Diesel-electric hybrids could be the only way to meet emissions standards envisioned in Europe that would be so tight they'd equate to a U.S. mileage requirement of 70 to 80mpg
James R. Healey - USATODAY
- July 22, 2009
This tech could get interesting very quickly. --Ed.
After years of championing diesel power, high-end German automakers are rushing into hybrids.
They aren't abandoning diesels more are coming. And they know gasoline engines will dominate sales for the foreseeable future.
But they've decided hybrids are the best way to improve their green image, boost fuel economy to help meet tight 2016 U.S. standards that favor hybrids and target what looks to be a bigger market.
"The smart play is to hedge your bets by having entries in both categories," diesel and hybrid, says Michael Omotoso, powertrain analyst at consultant J.D. Power and Associates. "There's still a lot of perception on the part of American consumers that diesels are dirty, so the strategy is to have hybrids for those who think diesels are dirty."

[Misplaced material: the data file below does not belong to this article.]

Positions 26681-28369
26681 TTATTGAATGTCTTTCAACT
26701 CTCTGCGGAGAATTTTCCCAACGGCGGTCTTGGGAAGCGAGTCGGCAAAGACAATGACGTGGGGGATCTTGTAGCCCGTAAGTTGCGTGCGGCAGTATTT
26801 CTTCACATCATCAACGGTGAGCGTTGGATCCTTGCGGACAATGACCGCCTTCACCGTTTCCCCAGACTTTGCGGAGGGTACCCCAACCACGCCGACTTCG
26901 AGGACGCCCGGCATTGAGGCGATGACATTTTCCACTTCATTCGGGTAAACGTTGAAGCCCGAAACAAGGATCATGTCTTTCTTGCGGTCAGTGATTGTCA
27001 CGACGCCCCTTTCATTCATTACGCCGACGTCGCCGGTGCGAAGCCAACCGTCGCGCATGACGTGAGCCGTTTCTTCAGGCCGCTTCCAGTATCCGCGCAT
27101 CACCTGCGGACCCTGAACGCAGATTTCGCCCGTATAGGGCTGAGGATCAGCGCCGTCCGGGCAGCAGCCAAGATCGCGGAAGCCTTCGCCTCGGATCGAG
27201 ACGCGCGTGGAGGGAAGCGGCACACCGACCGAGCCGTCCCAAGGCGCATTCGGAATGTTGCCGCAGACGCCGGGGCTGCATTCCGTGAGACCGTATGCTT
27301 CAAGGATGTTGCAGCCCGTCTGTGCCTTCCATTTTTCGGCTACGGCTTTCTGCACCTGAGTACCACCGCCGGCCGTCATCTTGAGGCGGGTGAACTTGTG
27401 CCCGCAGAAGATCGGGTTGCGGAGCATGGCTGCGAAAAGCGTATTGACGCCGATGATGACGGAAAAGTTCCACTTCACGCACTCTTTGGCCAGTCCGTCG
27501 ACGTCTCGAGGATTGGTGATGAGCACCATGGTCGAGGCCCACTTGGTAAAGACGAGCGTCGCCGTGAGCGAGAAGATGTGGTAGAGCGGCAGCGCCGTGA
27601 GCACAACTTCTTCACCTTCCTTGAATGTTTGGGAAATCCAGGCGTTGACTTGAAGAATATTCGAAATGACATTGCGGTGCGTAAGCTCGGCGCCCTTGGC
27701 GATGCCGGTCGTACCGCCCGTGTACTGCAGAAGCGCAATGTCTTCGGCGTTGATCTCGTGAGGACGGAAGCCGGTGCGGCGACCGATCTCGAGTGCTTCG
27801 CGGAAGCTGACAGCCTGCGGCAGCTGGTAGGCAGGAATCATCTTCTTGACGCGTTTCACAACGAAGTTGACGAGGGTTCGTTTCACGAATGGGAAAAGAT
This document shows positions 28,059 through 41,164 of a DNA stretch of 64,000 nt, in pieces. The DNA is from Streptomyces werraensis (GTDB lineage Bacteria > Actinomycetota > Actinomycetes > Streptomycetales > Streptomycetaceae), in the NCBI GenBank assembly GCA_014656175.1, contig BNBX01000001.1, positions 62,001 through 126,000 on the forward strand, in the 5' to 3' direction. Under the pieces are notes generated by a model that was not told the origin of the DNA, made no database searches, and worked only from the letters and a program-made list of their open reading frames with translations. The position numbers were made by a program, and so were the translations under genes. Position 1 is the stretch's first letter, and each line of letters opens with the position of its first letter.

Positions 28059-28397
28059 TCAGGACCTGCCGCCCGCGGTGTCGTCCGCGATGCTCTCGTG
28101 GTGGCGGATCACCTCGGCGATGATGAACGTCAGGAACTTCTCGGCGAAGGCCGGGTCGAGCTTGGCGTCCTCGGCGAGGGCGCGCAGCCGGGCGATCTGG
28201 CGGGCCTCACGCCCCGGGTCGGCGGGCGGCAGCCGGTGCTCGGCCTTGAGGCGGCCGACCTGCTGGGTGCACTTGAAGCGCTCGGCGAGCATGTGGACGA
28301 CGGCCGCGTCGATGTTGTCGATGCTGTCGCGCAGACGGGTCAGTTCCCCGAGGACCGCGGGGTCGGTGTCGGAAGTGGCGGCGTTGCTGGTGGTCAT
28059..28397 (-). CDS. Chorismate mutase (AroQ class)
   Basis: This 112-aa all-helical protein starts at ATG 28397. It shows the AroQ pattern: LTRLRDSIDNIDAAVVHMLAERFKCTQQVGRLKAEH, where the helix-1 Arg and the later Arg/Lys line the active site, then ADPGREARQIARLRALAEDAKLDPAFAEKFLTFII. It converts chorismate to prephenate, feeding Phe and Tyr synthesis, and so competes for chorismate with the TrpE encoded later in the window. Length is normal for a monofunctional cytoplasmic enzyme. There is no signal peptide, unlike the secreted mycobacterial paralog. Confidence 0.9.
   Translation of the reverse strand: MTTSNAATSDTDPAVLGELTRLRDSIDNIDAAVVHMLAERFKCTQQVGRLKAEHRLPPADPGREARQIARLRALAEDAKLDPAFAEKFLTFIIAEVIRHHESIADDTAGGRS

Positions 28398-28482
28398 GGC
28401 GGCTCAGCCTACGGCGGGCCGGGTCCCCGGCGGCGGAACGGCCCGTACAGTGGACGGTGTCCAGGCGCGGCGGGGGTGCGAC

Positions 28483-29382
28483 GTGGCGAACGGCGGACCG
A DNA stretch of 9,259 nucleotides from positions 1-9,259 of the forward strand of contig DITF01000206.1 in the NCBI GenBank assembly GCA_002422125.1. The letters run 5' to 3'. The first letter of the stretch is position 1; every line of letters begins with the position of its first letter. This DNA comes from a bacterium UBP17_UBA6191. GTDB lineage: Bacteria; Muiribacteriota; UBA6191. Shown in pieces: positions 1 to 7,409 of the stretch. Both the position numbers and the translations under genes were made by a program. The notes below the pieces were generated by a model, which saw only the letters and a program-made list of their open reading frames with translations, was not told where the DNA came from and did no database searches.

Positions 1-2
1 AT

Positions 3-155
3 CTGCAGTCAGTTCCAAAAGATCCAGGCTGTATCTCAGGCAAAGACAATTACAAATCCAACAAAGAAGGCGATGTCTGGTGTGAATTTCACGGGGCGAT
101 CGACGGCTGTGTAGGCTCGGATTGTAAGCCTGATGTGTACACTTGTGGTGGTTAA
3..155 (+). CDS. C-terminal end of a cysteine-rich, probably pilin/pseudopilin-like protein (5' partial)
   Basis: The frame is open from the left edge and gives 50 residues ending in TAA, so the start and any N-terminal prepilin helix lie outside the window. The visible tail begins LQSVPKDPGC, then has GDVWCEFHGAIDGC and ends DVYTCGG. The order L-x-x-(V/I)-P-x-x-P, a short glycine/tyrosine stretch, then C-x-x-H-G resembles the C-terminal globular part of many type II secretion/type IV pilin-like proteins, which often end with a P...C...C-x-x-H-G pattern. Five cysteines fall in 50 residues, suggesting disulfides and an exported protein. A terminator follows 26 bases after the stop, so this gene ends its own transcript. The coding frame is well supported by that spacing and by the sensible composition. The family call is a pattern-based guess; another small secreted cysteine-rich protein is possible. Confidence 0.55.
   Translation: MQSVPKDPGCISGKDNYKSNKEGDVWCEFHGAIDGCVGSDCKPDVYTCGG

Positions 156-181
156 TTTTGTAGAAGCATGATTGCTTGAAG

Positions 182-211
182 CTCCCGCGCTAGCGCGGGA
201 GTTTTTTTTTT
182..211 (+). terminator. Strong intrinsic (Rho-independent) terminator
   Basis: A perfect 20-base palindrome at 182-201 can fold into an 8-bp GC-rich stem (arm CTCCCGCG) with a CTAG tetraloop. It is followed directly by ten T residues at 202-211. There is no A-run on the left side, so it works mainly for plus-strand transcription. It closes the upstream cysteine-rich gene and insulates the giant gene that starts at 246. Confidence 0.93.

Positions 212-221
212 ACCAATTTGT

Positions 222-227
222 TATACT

"We are taking a very broad approach. It's more than a statement. It's an opportunity for us to gain familiarity with (hybrids) for broader use," BMW spokesman David Buchko says. He points out that BMW also is developing hydrogen-fueled vehicles and its Mini brand has a demonstration fleet of plug-in electric Mini Coopers in the U.S.
The array of gasoline-electric models coming from Mercedes-Benz, BMW, Porsche and Audi, in addition to their diesel variants, will give luxury buyers a striking number of choices. But it means that choosing a drivetrain will amount to betting on a specific technology.
And a bet on gas-electric hybrids, which might seem futuristic at the moment, could be a... [Read More]